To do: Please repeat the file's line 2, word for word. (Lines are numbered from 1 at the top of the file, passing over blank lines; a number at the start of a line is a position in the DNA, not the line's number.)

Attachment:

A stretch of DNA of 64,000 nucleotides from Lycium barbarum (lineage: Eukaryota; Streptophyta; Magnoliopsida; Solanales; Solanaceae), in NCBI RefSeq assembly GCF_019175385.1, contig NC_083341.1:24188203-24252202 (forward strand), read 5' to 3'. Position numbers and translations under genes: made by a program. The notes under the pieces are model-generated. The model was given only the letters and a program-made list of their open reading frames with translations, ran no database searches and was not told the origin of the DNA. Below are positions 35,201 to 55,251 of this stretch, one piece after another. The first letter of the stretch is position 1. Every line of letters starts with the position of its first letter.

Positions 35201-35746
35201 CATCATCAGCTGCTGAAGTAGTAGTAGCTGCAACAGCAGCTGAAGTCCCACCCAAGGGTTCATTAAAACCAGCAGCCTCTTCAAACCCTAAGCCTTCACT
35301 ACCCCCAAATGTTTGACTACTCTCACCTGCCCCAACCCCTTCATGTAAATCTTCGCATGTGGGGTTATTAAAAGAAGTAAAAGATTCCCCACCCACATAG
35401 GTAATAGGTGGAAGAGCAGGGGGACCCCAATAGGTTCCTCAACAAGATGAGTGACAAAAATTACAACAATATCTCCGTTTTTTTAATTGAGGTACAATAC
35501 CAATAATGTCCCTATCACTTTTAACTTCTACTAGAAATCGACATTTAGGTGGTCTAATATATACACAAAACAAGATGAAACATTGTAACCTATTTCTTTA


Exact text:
Positions 35201-35746